Delhi, July 07: Indian Council of Medical Research’s (ICMR) study revealed that COVID-19 vaccine is effective in preventing deaths in frontline workers. The study conducted among over 1 lakh Tamil Nadu policemen, who have been administered COVID jabs, showed significant results.
ICMR said in a tweet its “study reveals that COVID-19 vaccine is effective in preventing deaths among front line workers.”
ICMR study reveals that COVID-19 vaccine is effective in preventing deaths among front line workers. Research article can be access at IJMR portal https://t.co/McnaVa1S9V pic.twitter.com/teJFOXU8PB
— ICMR (@ICMRDELHI) July 6, 2021
As per the study, the vaccine showed 82 percent effectiveness on state police personnel who had received single-dose and 95 percent on those who were administered both doses.
The study, done by the state police department, ICMR-National Institute of Epidemiology and Christian Medical College, Vellore, was published in the Indian Journal of Medical Research (IJMR).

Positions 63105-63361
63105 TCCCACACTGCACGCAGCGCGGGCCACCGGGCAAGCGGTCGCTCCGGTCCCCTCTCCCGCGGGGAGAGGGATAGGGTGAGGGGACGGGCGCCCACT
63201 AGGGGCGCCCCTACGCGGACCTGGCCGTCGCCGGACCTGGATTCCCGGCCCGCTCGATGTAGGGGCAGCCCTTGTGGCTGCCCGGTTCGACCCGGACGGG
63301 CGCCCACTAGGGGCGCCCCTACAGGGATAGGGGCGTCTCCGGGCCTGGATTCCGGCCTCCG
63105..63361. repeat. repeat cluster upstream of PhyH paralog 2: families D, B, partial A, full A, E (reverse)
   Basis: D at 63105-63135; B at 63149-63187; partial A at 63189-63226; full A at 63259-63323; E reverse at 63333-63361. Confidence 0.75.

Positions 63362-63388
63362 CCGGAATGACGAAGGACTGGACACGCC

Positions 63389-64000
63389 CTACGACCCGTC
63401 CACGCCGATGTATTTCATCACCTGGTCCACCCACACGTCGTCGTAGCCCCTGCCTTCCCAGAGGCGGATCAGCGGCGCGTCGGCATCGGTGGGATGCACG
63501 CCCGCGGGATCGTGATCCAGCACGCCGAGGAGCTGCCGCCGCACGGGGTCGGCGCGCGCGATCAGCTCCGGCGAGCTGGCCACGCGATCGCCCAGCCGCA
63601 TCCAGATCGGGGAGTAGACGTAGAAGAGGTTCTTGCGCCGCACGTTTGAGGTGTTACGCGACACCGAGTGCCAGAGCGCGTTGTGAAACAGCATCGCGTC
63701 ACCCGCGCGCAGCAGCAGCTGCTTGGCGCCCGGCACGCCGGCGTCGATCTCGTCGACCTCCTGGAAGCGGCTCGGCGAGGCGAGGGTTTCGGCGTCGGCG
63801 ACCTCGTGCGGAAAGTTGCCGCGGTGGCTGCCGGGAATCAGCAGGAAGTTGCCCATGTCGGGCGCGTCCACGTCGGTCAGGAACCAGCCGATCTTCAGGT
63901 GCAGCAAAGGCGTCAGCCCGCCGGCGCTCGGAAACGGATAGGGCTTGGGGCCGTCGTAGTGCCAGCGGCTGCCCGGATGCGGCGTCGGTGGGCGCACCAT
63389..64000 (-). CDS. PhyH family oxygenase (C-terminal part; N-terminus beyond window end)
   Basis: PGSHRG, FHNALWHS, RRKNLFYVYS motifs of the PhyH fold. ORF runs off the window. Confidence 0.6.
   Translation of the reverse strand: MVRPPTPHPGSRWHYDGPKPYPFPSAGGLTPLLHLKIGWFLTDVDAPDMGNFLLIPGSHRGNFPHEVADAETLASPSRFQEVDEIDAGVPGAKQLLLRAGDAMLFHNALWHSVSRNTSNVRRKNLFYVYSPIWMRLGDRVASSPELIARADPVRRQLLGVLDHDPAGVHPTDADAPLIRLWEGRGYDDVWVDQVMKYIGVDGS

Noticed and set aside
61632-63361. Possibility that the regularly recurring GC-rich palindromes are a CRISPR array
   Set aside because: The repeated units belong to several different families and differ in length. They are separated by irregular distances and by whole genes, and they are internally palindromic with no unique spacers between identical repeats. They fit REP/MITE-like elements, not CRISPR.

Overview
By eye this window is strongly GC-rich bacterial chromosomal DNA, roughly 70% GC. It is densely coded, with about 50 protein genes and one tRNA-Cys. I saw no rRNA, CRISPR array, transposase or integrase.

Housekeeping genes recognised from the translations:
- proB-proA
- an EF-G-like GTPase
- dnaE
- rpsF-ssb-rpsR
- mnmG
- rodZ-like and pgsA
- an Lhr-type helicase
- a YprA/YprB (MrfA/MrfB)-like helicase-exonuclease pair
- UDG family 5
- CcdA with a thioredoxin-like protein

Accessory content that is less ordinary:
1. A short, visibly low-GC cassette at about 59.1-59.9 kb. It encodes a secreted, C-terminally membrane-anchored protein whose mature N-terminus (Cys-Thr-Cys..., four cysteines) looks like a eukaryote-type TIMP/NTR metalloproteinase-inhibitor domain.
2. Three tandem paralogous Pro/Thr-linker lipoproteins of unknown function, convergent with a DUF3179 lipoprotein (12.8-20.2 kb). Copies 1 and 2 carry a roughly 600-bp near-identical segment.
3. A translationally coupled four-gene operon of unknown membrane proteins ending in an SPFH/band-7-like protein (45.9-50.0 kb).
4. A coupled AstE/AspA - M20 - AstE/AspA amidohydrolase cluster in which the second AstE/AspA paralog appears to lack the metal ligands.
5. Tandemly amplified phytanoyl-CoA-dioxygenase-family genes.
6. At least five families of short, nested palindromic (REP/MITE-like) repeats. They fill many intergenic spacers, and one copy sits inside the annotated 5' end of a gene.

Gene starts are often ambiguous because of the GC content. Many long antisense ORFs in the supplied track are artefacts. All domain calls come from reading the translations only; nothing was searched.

Among the 1,17,524 police personnel in Tamil Nadu, 32,792 received one dose, 67,673 received two doses while 17,059 did not receive any vaccine dose at all between February 1 and May 14, 2021, it said.
Of the 31 deaths of police personnel between April 13 and May 14 this year “four had taken two doses of the vaccine, seven had taken one dose and the rest 20 were unvaccinated,” it said.
“The incidence of COVID-19 deaths among the vaccinated with zero, one and two doses were 1.17, 0.21 and 0.06 per 1,000 police personnel, respectively. The vaccine effectiveness in preventing COVID-19 deaths with one and two doses was 82 percent (95 percent CI: 57 – 92 percent) and 95 percent (95 percent CI: 85 98 percent) respectively,” it said.
The study further said a ‘cohort’ study conducted among healthcare workers from a tertiary care hospital in the state indicated a strong protective effect of two doses of vaccines against hospitalisation, the need for oxygen therapy and need for ICU care.
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“The analysis, however, has certain limitations as potential confounders including age, comorbidities and previous exposure to COVID-19 infection could not be adjusted for, as the vaccination details were collected as aggregated numbers,” it said.
The study stressed the need to increase vaccine coverage, regardless of the type of vaccines, to reduce mortality in current as well as future waves of the COVID-19 epidemic.